Israel honors Aboriginal Australian who protested against Nazis

(Ha'aretz) An Aboriginal Australian was recognized in Israel this week for having led a protest against Nazi persecution of the Jews less than a month after the Kristallnacht pogrom in 1938. William Cooper was honored Tuesday with a tree-planting ceremony in his honor.

On December 6, 1938, Cooper led a delegation from the Australian Aborigines League - which he founded - to the German consulate in Melbourne, carrying a petition calling for an end to the "cruel persecution" of the Jewish people by Nazi Germany. Cooper, then aged 77, and his delegation, were denied entry to the building.

Notably, the protest took place at a time when Australia's Jewish population was less than 30,000. It was still 29 years before Australia's indigenous people would be recognized as citizens in their own home land and around half a century before Jewish leaders, lawyers and politicians would take up senior positions in the fight for Aboriginal land rights and national reconciliation.

Australian historians Bain Attwood and Andrew Markus attribute Cooper's empathy at the time to the education he received under the tutelage of Reverend Daniel Matthews.

According to their book, "Thinking Black," Matthews encouraged Cooper's Yorta Yorta people - the traditional owners of the land around the junction of the Murray and Goulburn rivers in northern Victoria and southern New South Wales - to identify with the Jews of the Bible and to similarly think of themselves as a people united through a common experience of disempowerment and persecution.

To mark the 70th anniversary of Cooper's brave act, the Jewish National Fund planted 70 trees in his honor at a special ceremony at the Martyrs' Forest near Beit Shemesh on Tuesday. Eight of Cooper's descendants flew to Israel from different parts of Australia for the ceremony. They poured water on the newly-planted trees that they had collected in small cups from the Murray River, before sprinkling earth gathered from their native Yorta Yorta land around the plants.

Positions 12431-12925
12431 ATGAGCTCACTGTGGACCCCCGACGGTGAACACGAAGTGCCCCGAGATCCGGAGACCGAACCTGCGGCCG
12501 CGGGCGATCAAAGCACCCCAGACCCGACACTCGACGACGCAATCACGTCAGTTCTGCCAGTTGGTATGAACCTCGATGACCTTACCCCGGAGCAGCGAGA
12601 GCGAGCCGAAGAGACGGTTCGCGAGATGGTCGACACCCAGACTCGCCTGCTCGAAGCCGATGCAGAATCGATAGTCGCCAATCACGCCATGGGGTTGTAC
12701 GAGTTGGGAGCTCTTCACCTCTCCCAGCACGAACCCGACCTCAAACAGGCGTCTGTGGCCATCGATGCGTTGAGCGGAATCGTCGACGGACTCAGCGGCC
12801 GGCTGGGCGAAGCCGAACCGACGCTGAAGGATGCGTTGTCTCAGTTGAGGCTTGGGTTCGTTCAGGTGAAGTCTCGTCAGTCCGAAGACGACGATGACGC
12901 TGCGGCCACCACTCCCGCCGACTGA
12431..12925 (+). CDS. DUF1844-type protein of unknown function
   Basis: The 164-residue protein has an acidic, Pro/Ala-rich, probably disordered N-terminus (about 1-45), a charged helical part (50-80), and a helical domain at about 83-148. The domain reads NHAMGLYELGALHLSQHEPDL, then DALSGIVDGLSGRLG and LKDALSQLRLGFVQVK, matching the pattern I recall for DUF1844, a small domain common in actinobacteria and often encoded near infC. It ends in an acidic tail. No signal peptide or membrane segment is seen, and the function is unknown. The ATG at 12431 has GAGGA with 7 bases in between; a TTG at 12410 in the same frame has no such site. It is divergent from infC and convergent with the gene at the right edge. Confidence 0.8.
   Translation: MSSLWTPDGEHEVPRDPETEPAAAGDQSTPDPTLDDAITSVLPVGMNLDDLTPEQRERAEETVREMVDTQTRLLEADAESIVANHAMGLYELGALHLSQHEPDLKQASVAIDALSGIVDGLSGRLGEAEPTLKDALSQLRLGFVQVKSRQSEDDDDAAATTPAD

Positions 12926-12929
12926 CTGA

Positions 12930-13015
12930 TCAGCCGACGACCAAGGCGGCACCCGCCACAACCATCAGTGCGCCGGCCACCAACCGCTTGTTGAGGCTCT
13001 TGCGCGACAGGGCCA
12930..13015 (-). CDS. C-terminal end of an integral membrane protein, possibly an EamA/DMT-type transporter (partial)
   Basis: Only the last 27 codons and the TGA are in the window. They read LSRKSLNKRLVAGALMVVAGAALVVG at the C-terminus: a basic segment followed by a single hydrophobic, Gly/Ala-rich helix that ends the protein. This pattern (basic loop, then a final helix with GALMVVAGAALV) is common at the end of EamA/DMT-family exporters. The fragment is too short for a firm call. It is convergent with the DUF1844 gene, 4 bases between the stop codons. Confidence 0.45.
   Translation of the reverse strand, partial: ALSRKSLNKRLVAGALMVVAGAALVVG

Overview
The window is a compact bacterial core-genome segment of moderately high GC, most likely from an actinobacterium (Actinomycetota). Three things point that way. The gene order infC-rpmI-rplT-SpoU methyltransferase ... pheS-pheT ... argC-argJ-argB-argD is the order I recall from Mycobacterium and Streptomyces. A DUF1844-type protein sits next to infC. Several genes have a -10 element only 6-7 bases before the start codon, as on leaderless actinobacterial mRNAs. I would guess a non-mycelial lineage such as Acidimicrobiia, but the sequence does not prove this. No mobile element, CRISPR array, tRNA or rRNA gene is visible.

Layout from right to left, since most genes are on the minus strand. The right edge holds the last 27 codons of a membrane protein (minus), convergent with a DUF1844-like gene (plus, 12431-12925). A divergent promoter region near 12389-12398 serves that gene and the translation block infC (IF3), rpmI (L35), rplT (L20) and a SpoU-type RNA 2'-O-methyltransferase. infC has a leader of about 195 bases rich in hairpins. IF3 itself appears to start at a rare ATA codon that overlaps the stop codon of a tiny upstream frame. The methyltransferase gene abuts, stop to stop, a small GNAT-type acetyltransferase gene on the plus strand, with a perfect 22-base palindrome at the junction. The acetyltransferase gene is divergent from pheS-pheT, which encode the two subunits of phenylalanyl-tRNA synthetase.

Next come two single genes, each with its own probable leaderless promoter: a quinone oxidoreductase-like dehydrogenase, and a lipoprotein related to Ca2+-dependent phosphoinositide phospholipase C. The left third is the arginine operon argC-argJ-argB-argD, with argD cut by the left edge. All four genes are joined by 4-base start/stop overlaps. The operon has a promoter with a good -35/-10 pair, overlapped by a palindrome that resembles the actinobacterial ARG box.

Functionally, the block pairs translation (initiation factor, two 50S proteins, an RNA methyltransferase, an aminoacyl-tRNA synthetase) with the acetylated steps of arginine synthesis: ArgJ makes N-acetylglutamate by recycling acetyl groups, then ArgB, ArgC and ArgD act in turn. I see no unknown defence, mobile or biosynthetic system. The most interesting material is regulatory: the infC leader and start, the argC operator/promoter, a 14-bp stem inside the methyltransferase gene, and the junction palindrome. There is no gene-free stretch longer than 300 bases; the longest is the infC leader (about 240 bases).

In attendance was Australian ambassador to Israel, James Larsen, as well as Cooper's grandson Alfred "Boydie" Turner, who said the ceremony meant a lot to him, particularly because he had lived with his grandfather when he was a young boy.

Turner described his grandfather's journey by foot from his home in the suburbs of Melbourne to the protest in the center of the city. "It was pretty hard for him. He was only on a pension and at times he didn't have money for tram or train fares and he walked," Turner said. "My mother's sister had died and left two other grandkids. There were four grandkids staying with him and I was the youngest."

According to Turner, Cooper made the move to Melbourne from the countryside because it would help him serve his people better. Cooper passed away in 1941. But several of his descendants have continued his legacy of activism within the Aboriginal community, including Turner, who serves on the boards of several Yorta Yorta organizations.

William Cooper was formally recognized at Victorian state parliament last December, at an event attended by Israeli Ambassador Yuval Rotem, Victorian Premier John Brumby, Federal Minister for Indigenous Affairs Jenny Macklin and local Jewish community leaders.




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